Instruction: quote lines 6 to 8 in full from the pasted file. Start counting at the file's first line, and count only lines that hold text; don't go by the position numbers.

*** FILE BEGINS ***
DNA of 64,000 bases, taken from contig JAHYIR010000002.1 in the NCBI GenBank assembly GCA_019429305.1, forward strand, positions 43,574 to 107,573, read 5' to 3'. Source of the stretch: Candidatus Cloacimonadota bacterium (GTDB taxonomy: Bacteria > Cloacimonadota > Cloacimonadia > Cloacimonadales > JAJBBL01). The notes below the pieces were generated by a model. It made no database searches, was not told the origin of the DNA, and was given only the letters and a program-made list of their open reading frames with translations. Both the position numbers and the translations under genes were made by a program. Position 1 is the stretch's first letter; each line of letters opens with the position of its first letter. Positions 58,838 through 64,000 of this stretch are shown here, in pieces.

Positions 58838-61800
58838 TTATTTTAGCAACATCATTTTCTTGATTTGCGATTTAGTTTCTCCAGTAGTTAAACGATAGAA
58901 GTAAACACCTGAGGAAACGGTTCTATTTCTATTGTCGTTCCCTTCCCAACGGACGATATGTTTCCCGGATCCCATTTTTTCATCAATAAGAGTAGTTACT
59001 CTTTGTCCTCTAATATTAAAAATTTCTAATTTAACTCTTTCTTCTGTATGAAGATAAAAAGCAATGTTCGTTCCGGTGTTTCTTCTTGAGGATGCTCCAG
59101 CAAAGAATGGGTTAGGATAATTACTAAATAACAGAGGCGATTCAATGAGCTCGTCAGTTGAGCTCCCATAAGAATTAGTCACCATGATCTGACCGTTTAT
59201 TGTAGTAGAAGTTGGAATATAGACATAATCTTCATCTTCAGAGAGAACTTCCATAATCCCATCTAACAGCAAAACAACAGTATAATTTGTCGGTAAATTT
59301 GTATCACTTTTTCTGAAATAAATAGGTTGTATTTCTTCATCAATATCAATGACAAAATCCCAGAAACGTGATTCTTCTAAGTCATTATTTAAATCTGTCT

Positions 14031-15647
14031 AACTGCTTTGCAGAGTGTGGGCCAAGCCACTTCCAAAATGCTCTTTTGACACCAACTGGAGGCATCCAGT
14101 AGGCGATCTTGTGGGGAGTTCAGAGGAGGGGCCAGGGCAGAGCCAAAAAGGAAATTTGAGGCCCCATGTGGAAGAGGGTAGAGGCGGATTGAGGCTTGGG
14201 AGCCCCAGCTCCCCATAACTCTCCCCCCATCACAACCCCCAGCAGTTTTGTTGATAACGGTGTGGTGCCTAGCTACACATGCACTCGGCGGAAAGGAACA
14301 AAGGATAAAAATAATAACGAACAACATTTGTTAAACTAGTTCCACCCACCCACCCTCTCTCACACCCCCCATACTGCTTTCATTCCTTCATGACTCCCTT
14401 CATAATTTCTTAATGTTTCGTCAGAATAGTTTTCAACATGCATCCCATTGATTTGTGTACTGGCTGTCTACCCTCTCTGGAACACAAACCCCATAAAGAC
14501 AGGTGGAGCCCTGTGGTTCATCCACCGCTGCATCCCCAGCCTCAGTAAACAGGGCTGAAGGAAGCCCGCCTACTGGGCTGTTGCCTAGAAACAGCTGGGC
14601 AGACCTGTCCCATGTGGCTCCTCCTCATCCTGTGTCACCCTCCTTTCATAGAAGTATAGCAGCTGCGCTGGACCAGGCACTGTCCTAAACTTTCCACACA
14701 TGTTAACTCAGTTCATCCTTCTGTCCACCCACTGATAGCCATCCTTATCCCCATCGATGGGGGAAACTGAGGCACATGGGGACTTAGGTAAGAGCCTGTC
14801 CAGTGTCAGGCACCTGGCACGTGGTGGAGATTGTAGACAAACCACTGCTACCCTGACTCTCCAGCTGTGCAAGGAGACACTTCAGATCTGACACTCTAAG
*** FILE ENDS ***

59101 CAAAGAATGGGTTAGGATAATTACTAAATAACAGAGGCGATTCAATGAGCTCGTCAGTTGAGCTCCCATAAGAATTAGTCACCATGATCTGACCGTTTAT
59201 TGTAGTAGAAGTTGGAATATAGACATAATCTTCATCTTCAGAGAGAACTTCCATAATCCCATCTAACAGCAAAACAACAGTATAATTTGTCGGTAAATTT
59301 GTATCACTTTTTCTGAAATAAATAGGTTGTATTTCTTCATCAATATCAATGACAAAATCCCAGAAACGTGATTCTTCTAAGTCATTATTTAAATCTGTCT